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A recent study conducted by Point revealed that 64% of Gen Z reported personal finance as the biggest stressor on their mental well-being. This percentage surpassed the concerns expressed by other generations, including baby boomers, Gen X, and millennials. Gen Z encompasses individuals born after 1996, according to the Pew Research Center.

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Financial Stress and Gen Z

Despite Generation Z’s reputation for social activism and concern for societal issues impacting mental health, personal finance emerged as the biggest source of stress for this generation. 

Worried woman call bank unable pay by card

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Factors Contributing to their Stress

Saving for retirement and the challenges of homeownership are additional factors contributing to the financial stress experienced by Gen Z. While all generations expressed worries about debt, baby boomers and Gen X exhibited greater concerns about credit card debt specifically.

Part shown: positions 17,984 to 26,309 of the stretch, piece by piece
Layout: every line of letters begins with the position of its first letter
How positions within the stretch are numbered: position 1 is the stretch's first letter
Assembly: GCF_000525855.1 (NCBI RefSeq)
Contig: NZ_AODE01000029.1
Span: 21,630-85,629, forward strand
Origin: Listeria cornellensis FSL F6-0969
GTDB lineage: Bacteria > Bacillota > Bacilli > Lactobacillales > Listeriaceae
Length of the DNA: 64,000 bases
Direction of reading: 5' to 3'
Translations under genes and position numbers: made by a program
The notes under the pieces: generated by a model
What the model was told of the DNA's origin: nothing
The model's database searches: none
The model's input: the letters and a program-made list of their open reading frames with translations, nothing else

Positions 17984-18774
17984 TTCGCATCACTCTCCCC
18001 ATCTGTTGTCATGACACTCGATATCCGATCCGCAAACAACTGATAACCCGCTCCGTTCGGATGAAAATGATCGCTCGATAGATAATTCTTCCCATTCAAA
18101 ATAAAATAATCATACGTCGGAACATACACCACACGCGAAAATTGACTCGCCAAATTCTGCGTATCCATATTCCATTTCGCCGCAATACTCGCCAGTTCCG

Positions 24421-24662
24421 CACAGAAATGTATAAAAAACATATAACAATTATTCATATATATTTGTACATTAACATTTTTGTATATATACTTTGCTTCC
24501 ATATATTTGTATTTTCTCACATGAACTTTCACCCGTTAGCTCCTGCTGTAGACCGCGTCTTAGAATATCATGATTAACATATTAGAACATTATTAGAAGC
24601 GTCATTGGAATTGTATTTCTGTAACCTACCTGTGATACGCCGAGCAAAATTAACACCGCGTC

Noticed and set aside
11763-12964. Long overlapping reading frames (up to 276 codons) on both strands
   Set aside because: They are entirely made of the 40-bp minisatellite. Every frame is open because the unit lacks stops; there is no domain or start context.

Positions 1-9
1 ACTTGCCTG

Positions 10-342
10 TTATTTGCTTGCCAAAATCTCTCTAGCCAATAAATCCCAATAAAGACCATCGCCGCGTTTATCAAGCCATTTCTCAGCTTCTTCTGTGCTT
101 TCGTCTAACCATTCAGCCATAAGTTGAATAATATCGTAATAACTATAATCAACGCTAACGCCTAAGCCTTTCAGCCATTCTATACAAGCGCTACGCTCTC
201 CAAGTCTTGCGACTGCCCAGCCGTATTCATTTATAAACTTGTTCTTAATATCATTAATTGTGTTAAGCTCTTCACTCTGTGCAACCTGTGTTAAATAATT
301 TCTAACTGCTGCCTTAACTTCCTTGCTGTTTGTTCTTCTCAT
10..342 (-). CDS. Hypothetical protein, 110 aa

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Debt Burden

According to a recent report by Credit Karma, Gen Z witnessed a substantial increase in average debt, which reached $16,283 in the final quarter of last year—a 3.1% rise compared to the preceding three months. This increase outpaced other generations.

High inflation rates, surpassing wage growth in many parts of the U.S., have compelled consumers to increasingly rely on credit cards to bridge the gap. However, Gen Z workers, often earning entry-level salaries, face greater difficulties in keeping up with soaring living costs. Their debt growth rate is the highest at 5.9%. They also experienced the largest increase in auto loan debts at 2.3%.

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Implications for Credit Scores and Financial Future

This group not only accumulates debt at a faster pace than older generations but also struggles to make timely payments. This generation was the only one to observe an increase in past-due accounts, including credit cards, mortgages, student loans, medical loans, auto leases, or auto loans overdue by more than 30 days. Gen Z consumers possess the lowest average credit score of 653.

 

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Gen Z is racking up debt faster than any other generation.  was originally published on wibc.com